I have been a chorister in Sydney Philharmonia Choirs for 17 years – about as long as I have been working in social and market research. It recently occurred to me that the way I operate my consulting business has been heavily influenced by my experience in this choir. The important thing here is that Sydney Philharmonia is not just any choir. It is arguably the best choir of its type in Australia. There is a formal audition process to be accepted, a re-audition process every two years to hold our place, and great demands placed on us in terms of our musicianship and performance standards. We perform regularly with the Sydney Symphony Orchestra in the Sydney Opera House. We were the choir chosen to sing in the opening ceremony of the Sydney 2000 Olympics. We have found a regular place within Sydney Festival and we have toured interstate and overseas.
Allow me to outline how my experience as a chorister has shaped how I work in my business.
Performing to high professional standards
As members of Sydney Philharmonia, we are expected to work at a high professional standard. We aim to be the best in the business in terms of how we sing as an ensemble. We must adhere to professional protocol relating to our behaviour in rehearsals, as well as off-stage and on-stage at performance venues. Similarly, I take the professional standards of my consultancy work as seriously. I adhere to the protocols outlined by the Australian Market and Social Research Society, (AMSRS) as well as Australasian Evaluation Society (AES). These standards include protocols about we treat survey respondents, our communication with clients and how we work together as consultants. I value these standards highly and expect others I work with to do the same.
To be late for choir rehearsals is not an option. For Sydney Philharmonia rehearsals to run smoothly the organisation relies on the punctuality of up to 100 choristers with their own lives and other responsibilities. To be late for rehearsals can mean being prohibited from singing in a concert. Consequently, after 17 years of this regime, it is perhaps no surprise why I just cannot be late for work meetings! I value other people’s time and hope others also value mine.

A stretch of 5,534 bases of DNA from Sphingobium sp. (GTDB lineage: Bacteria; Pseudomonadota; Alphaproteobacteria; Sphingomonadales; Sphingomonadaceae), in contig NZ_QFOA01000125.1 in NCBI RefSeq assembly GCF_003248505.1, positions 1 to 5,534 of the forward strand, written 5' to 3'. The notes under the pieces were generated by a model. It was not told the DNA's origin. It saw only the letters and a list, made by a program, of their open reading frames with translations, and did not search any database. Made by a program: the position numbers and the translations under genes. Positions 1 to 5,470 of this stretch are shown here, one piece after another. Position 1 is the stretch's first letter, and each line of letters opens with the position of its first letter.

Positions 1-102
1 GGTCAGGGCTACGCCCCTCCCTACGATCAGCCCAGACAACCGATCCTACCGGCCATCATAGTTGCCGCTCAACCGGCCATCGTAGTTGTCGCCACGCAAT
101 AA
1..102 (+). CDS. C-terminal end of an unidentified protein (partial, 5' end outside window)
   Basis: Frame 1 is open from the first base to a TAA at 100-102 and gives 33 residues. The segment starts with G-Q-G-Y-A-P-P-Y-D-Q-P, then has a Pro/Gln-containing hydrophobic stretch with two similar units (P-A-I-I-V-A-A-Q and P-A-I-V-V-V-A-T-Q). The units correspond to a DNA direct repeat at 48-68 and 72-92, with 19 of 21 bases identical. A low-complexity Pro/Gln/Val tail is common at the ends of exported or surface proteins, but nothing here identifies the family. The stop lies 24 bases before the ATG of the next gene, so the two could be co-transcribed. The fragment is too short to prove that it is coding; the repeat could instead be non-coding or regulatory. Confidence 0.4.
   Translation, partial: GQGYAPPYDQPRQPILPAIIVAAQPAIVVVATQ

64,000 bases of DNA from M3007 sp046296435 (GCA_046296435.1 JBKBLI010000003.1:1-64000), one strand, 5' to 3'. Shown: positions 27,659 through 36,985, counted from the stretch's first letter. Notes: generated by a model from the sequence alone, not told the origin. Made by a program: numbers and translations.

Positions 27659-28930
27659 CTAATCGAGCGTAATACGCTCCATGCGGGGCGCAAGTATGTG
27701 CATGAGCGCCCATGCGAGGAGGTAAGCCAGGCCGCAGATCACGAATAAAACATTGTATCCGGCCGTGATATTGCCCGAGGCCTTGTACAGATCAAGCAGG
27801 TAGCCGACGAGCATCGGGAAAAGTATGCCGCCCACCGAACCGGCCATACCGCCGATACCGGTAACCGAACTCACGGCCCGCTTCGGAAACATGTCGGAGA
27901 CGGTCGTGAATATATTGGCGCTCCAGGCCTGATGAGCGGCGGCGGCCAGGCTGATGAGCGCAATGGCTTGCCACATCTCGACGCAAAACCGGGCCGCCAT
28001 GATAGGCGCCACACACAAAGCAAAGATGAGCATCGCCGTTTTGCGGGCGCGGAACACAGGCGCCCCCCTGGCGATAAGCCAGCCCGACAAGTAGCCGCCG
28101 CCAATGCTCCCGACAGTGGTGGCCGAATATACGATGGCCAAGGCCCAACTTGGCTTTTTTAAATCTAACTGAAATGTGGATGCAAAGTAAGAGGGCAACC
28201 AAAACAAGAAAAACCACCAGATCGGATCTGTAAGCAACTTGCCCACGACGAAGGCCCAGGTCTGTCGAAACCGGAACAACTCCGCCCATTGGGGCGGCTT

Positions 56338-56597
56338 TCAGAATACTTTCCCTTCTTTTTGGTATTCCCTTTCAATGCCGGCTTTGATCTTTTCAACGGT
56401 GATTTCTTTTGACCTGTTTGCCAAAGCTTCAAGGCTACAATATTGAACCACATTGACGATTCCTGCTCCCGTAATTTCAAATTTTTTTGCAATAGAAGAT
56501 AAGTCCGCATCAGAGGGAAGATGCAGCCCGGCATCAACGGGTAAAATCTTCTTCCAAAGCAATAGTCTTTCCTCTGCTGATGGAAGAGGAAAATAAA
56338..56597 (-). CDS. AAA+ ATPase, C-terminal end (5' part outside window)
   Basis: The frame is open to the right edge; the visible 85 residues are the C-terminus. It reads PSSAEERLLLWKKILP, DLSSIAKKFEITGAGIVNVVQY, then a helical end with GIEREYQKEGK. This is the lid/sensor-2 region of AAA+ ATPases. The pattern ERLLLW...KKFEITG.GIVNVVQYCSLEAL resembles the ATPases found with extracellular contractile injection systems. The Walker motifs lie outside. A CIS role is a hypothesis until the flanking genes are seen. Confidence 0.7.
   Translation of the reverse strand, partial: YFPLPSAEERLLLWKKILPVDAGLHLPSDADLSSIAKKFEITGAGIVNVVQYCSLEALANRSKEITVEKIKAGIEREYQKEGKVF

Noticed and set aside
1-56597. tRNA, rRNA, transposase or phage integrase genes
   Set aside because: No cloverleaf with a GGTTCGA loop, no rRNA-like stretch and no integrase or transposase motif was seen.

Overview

As choristers we make a number of ongoing commitments to the organisation. We agree to learn our music. We commit to rehearsing once or twice a week on a regular basis. Then, in a production week, (approximately every two or three months), we rehearse every night of the week with some weekend calls. We all have other commitments in our lives to juggle in order to be able to do this. I transfer this work ethic into my consultancy business. I keep commitments made to clients and team members, I dedicate myself to achieving intended tasks and I’m committed to my business for the long term.
Much of our choir repertoire is challenging. Some of it is very hard. Our rehearsals are highly structured and planned by our Music Director, who focuses on individual sections of the music and breaks them down so we can drill them, finesse them and iron out problems. Then, individual sections are sung through in the context of the overall piece. This is akin to good project management as a consultant. Good project management involves designing a project plan (like a rehearsal plan), identifying specific tasks, and devising a plan of action and timeline to ensure these tasks are carried out within the context of achieving an overall project outcome.
Ultimately, a performance of a choral work is the communication of a story. When every chorister is paying great attention to detail, following the lead of the conductor and performing with passion and conviction, the audience experiences a powerful narrative. This has been a valuable influence in my consulting work. In most cases my main deliverable is a report. The value of my reports lies in the strength of my story telling. I take the reader on a journey and use details such as data and other findings to embellish and support the story.
The show must go on
No matter how well prepared we feel as performers, the venues, orchestra and soloists have been booked and the show will go ahead. We work towards the deadline of our performance date and there is no negotiation. As a consultant I honour the commitment I make to deadlines and deliverables. It is natural to feel a piece of work can be continually improved if deadlines are extended, but I have come to perceive deadlines akin to performance dates. The show must go on, that report must be submitted and the next task is waiting for attention in the wing on stage left.
Perhaps this all sounds like I have no fun at all in my work and in my choir. This couldn’t be further from the truth. I love my job as a chorister and I love my work as a consultant. In fact, approaching both of these vocations with high expectations enhances the level of satisfaction and enjoyment. Hopefully that also means that Sydney Philharmonia audiences and NSF clients are equally enjoying the harmony of the outcomes.